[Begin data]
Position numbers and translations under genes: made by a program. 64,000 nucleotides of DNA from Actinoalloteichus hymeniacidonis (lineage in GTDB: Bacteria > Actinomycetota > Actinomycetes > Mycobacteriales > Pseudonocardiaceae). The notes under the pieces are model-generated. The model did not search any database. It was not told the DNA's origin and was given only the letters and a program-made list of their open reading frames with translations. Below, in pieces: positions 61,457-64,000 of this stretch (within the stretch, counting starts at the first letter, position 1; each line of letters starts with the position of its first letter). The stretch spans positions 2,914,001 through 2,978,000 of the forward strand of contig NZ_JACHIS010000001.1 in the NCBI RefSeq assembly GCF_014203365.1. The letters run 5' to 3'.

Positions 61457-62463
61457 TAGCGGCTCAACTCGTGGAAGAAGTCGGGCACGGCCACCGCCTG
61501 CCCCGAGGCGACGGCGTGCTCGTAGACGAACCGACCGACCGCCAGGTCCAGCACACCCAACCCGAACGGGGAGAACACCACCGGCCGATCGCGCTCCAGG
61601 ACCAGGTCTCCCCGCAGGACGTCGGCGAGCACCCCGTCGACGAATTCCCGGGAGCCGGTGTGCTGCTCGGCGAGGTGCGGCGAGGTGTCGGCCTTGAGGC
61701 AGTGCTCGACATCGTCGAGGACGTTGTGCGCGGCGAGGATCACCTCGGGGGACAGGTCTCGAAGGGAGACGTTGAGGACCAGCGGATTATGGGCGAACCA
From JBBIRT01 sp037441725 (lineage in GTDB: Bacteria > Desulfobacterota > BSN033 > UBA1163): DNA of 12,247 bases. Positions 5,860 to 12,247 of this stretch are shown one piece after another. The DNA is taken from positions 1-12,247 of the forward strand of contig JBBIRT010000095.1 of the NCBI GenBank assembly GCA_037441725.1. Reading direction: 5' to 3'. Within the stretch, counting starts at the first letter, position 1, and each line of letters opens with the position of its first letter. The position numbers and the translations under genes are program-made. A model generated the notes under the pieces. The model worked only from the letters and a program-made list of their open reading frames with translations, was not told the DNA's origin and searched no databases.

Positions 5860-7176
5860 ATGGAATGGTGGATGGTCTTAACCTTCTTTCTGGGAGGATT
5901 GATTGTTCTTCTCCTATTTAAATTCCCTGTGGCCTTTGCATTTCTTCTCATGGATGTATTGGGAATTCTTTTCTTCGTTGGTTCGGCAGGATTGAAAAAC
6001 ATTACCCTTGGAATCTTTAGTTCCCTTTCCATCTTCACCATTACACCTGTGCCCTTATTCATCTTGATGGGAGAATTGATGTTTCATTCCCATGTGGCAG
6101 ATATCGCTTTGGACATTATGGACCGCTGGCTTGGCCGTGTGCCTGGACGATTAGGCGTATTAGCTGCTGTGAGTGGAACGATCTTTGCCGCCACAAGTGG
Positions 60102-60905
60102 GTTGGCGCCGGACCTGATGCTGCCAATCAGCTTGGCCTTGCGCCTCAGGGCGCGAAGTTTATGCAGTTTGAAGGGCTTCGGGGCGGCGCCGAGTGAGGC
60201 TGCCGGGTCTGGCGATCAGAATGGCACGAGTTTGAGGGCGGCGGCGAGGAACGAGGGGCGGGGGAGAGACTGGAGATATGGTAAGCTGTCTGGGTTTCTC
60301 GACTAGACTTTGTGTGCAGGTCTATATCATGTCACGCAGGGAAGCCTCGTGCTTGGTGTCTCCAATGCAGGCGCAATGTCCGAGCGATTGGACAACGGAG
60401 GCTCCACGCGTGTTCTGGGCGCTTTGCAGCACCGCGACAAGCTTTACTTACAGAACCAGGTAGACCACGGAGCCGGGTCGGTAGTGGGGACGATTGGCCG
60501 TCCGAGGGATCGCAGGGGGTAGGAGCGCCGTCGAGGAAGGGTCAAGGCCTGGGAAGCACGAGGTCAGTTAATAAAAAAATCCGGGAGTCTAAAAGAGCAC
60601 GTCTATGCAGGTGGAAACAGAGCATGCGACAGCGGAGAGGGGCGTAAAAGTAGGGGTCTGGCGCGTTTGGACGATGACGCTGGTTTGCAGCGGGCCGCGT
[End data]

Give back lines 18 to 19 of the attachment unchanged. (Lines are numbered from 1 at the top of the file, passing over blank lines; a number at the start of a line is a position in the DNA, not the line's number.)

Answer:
60501 TCCGAGGGATCGCAGGGGGTAGGAGCGCCGTCGAGGAAGGGTCAAGGCCTGGGAAGCACGAGGTCAGTTAATAAAAAAATCCGGGAGTCTAAAAGAGCAC
60601 GTCTATGCAGGTGGAAACAGAGCATGCGACAGCGGAGAGGGGCGTAAAAGTAGGGGTCTGGCGCGTTTGGACGATGACGCTGGTTTGCAGCGGGCCGCGT